Writer Jay Faerber
Art Simone Gugliemini
Color Ron Riley
Publisher Image Comics
Price Point $2.99
An assassin dies for a minute. During his “death” he visits purgatory and discovers that the afterlife does exist and in order to avoid the pangs of hell he needs to try and balance the scales. He starts his balancing act by saving the girl he was trying to kill by killing the man that was hired to finish the job he failed at. An unfortunate twist is the guy he thought he killed to save the girl is still alive and at this point in a coma or something. The employer of our “hero” wants the name of the person who screwed up this assignment.
It all sounds a little contrived and it read a little contrived. In fact I didn’t like the ending because our central character Markham is supposed to be one of the best at his job in killing people and this last assignment that almost killed him was an aberration, so the fact that he screwed up twice in one issue felt a little too coincidental. The fact that his employer may find him out is something that could have been built over the course of the series. The flip side is with this type of book you may only get one chance to hook a reader in and this choice was one the writer made to keep readers coming back for issue #2.
After reading this issue I added the book to my pull list for a few reasons. Number one Jay Faerber has done some great work with Dynamo 5 and Noble Causes. His love of the noir genre is known to me from reading his “Under the Influence” columns he writes in his book. Second it was well written. Third the artist captured the proper mood for this style of story. I felt like I was in a place and was starting to get to know the city. Fourth I like reading more than one genre and the criminal/noir type material has been slowly, very slowly getting more play. I count Scalped in that group, along with Criminal, Stumptown, Killer and Cooke’s Parker Adaptations. In many ways this genre owes it roots back to pulps and men’s adventure magazines as much as comics can be traced back to that material. Last and most important it was a good story and a good read and eminently enjoyable.
The book opens with Markham stumbling to a vet’s office and the doctor patches him up. On the operating table he “dies” for a minute when his heart stops. During his death he meets the first person he killed. That person reveals to Markham that an afterlife exists and what you do here affects what happens to you there. We also get a double page spread showing us how much Markham has to atone for in this life, it is a lot. Markham saves the girl he was suppose to kill by killing the other assassin and then sends her off into a new life. Markham’s employer is pissed off about the job that has gone wrong twice and now the girl has disappeared. We see Markham’s boss at a hospital looking at the second assassin who is in a coma or something ranting about wanting to know who did this. Markham is having dinner with his veterinary doctor friend who is quizzing him about how it felt to do the right thing, as Markham has revealed to her he had an epiphany. During the dinner conversation with the doctor Markham reveals he has no qualms with killing people and he says he didn’t feel anything by doing the right thing.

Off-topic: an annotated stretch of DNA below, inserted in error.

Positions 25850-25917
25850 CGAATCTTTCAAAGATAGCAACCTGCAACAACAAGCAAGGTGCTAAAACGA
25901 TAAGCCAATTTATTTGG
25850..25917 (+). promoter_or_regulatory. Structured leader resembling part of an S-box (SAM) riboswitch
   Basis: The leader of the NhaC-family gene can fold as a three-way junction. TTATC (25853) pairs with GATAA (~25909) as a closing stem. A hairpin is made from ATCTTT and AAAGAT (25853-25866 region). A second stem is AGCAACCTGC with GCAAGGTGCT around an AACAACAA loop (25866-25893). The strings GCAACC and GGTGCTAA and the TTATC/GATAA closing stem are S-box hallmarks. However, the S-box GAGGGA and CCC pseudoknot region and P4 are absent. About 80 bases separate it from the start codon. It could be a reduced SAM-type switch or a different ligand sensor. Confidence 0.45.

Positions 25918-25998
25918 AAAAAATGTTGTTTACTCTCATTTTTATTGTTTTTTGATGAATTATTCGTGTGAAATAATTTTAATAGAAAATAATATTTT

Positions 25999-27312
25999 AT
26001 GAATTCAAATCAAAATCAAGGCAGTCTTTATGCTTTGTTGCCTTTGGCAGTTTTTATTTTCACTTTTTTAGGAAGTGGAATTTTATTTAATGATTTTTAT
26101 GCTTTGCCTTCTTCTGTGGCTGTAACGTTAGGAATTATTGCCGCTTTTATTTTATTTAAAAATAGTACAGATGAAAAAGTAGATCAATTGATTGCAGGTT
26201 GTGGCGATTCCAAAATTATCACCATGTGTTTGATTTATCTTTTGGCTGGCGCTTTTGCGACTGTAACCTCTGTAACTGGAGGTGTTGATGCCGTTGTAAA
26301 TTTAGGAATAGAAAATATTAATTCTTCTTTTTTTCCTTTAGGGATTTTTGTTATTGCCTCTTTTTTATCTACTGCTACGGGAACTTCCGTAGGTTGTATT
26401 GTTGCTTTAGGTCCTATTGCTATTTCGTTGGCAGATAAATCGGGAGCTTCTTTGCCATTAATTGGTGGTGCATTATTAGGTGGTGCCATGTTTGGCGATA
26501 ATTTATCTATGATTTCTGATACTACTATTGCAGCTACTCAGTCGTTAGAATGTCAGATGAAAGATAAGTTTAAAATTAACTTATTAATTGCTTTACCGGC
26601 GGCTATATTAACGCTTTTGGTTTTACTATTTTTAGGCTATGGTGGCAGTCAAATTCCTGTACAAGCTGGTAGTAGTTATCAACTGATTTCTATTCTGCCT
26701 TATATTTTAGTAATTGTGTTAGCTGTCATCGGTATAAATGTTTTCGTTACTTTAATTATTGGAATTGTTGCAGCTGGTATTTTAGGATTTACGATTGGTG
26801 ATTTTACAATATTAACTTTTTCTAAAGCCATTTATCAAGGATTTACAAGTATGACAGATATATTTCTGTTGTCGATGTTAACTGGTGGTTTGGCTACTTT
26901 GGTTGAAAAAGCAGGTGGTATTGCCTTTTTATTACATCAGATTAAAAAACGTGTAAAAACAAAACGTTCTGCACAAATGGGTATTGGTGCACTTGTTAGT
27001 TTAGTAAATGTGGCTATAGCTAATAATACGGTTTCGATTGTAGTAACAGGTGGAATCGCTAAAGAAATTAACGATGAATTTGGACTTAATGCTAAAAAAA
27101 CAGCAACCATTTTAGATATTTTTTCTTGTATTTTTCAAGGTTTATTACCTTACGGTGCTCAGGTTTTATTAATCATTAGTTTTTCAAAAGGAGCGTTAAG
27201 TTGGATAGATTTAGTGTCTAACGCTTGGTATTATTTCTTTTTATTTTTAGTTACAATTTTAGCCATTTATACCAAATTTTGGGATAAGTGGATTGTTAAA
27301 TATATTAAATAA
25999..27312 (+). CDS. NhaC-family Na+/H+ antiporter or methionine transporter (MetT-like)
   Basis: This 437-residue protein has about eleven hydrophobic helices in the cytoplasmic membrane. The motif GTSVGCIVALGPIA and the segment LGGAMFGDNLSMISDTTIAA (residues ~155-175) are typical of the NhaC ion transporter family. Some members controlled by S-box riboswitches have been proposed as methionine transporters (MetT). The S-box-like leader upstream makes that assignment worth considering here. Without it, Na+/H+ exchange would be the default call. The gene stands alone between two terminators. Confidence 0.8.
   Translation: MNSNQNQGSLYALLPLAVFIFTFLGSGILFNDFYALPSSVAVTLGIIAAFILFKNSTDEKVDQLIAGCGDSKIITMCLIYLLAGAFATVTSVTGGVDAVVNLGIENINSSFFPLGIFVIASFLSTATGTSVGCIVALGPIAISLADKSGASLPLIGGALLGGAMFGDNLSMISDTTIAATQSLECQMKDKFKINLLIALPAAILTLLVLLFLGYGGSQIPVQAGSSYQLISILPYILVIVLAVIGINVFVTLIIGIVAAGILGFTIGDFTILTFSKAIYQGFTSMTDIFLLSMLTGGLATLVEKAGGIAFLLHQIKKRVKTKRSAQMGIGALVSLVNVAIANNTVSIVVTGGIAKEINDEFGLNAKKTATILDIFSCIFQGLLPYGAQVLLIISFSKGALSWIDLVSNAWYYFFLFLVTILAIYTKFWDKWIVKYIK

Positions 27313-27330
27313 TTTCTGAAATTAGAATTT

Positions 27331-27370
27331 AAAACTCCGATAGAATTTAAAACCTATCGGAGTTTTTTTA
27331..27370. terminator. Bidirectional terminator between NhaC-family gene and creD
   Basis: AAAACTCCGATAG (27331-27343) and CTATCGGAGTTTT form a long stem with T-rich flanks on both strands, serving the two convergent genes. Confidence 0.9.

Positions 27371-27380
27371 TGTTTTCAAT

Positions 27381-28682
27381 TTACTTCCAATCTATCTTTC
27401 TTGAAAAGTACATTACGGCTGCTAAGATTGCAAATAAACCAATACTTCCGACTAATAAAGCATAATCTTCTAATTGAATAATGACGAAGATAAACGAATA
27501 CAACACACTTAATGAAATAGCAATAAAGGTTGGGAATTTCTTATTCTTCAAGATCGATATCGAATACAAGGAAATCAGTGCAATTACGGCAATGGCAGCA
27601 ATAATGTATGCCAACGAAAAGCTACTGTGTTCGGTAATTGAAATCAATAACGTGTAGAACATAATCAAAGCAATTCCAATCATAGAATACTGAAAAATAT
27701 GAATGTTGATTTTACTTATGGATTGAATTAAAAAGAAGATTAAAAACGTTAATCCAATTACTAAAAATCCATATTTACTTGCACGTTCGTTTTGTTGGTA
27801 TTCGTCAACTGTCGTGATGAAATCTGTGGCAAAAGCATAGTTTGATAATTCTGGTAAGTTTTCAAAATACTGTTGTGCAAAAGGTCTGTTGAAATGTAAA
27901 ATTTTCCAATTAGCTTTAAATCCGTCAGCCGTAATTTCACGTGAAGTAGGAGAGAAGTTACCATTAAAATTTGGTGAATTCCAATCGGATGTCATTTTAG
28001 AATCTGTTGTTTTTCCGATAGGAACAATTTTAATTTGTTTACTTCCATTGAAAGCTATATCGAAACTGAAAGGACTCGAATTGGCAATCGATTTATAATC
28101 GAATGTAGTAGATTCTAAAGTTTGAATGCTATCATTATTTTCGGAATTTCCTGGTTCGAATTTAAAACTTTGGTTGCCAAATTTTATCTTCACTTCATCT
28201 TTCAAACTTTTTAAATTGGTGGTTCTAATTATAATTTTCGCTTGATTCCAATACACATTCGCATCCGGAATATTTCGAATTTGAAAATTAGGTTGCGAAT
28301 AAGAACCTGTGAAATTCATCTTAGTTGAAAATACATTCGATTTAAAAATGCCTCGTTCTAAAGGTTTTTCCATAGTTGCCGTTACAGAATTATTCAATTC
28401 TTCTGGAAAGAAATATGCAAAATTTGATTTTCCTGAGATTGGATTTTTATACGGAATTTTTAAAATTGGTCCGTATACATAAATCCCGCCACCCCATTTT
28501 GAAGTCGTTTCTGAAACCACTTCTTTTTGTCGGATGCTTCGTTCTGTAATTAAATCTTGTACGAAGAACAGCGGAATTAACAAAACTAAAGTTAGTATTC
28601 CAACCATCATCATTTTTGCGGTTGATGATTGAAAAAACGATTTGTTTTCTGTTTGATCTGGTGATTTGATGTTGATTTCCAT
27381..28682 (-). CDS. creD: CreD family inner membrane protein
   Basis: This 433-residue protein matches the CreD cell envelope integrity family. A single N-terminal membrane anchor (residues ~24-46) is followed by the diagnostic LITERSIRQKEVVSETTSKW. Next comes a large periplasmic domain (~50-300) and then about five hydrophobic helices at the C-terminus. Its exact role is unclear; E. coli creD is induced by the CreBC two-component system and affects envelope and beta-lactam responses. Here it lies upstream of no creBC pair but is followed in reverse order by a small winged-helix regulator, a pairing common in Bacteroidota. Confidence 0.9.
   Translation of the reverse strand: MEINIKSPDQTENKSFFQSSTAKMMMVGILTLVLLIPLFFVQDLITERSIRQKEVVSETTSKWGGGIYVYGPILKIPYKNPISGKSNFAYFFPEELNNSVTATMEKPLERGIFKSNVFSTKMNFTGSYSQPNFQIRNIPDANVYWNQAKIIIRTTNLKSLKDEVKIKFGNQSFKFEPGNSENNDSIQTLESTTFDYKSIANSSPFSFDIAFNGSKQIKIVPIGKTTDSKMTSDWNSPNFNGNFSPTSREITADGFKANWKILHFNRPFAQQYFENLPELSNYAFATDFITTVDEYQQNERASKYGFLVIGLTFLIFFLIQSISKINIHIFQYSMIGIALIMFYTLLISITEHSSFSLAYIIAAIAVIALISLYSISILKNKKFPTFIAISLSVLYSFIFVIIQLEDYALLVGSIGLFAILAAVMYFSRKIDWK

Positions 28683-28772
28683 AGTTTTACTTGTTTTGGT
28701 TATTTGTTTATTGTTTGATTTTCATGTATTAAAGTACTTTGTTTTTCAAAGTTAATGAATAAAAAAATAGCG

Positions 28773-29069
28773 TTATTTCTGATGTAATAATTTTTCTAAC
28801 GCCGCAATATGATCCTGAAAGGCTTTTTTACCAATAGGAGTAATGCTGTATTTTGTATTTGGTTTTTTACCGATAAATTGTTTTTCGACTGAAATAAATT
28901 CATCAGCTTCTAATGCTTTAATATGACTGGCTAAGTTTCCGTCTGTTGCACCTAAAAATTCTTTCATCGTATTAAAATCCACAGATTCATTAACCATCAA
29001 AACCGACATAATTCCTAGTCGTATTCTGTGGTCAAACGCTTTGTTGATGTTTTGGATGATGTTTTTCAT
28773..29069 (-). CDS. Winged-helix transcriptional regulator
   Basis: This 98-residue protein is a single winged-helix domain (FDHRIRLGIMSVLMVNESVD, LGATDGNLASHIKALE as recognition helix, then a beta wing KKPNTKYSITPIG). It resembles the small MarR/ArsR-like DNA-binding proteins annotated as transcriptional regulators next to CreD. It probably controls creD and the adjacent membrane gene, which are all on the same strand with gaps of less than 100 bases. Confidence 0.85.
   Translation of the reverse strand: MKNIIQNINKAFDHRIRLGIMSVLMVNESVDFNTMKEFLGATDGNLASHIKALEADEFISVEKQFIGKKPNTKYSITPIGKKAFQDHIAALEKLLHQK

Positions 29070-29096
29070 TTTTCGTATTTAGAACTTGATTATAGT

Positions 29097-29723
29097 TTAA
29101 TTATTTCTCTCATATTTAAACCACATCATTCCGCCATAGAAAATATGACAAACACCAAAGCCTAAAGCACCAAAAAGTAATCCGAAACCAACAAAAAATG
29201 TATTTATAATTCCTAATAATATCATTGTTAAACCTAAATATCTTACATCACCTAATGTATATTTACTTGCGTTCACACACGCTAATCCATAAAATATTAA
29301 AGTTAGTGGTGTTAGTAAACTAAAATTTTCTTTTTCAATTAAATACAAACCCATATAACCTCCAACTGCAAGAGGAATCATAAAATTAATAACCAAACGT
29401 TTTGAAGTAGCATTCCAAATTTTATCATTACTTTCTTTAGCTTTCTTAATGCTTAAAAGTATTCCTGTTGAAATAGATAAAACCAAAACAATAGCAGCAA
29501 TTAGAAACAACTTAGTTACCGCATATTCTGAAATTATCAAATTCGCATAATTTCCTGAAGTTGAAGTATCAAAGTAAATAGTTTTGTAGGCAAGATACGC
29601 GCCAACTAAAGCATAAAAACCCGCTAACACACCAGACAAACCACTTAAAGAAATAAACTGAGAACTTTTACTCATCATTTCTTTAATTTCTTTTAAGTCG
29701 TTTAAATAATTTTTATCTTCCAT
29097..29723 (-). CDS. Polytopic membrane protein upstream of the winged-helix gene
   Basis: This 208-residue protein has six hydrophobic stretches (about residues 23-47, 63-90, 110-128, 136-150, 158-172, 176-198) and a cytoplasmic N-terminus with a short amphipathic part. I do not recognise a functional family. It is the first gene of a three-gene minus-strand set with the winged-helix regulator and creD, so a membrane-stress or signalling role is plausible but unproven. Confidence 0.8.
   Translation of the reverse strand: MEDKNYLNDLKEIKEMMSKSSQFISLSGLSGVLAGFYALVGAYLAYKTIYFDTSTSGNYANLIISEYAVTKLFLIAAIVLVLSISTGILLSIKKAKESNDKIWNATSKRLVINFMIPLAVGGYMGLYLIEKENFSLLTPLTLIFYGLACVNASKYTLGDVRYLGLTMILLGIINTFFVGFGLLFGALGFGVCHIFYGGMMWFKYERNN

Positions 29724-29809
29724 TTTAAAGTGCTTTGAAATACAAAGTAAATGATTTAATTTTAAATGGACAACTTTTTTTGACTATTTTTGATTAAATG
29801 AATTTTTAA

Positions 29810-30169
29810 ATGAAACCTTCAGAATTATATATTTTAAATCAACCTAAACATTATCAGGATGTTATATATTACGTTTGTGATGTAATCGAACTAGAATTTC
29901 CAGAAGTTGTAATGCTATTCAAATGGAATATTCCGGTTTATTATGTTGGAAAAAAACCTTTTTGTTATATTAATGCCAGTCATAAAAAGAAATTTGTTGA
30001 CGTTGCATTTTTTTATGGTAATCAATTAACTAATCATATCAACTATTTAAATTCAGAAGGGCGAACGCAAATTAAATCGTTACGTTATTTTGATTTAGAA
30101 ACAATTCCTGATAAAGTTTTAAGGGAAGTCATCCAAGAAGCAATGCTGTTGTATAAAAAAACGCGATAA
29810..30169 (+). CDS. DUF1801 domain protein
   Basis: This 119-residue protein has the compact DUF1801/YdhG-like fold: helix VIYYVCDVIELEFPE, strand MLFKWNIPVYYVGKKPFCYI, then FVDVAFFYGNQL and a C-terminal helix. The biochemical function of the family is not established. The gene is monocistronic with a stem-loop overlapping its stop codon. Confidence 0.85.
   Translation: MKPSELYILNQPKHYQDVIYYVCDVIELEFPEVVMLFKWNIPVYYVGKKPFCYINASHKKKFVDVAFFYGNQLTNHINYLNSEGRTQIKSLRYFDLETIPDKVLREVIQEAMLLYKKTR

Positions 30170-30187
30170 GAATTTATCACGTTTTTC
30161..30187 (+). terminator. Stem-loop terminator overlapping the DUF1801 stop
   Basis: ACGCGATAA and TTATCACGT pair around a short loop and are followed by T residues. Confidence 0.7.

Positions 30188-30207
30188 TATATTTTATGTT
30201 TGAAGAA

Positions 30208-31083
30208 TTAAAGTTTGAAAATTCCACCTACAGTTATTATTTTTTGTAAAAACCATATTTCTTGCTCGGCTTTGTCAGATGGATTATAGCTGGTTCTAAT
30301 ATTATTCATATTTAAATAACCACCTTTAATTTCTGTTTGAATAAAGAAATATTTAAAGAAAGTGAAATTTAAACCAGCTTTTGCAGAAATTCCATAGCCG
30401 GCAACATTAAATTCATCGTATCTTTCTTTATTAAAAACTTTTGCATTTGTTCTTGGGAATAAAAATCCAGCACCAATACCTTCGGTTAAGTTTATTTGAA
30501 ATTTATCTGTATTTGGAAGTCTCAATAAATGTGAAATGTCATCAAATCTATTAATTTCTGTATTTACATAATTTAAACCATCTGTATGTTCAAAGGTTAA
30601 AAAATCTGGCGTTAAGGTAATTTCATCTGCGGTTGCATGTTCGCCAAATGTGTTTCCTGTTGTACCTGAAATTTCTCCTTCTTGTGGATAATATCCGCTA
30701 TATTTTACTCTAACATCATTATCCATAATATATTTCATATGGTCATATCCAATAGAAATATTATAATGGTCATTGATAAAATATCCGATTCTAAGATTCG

The reason I give a detailed plot summary is because this reveals a lot of what I think we can expect in the series. Number one atonement has to be more than just the act of switching sides. I expect over time we will see that Markham comes to the realization that killing anyone, unless for self defense or in the defense of others, is not going to be an act that will balance the scales. Also how will he just walk away from this job? Normally in this type of fiction an employer does not like seeing someone walk away from the business alive as they usually know too much. Plus we have the pending waking of the other assassin Markham thought he killed. This sets up tons of story potential and tons of potential for character growth over the course of the series. Can the cold hearted assassin really find redemption? How will his feelings about his experience of near death change over time. Will he try to replicate his near death to see if he is balancing the scales? Jay may take us in different directions, but it is a good set up for the start of an ongoing series.
Another plus for the book is Jay wrote it as a straight narrative. The story had a beginning, middle and an end. No flashback, no grand ideas with no explanation of what it means to a story, no endless mysteries about every character that walks into the story, just a good story. Jay trusts that he has a good story to tell us and he is telling it.
Now often seeing a new artist name can be scary in that you think this guy is new and is still going to be rough. Simone Gugliemini did a great job. The book had a noir feel to it, tons of detail, a wonderful sense of place and great page designs making the book an easy read.
Overall this is a series that I think will get better as the first issue had to set the premise in a short amount of pages so some of it felt a little too pat, but this sets the premise and does it well.
Check out Near Death, if you love good stories, good art and especially if you enjoy books like Killer, Criminal, Stumptown and others of that ilk.
This time comic books don’t suck.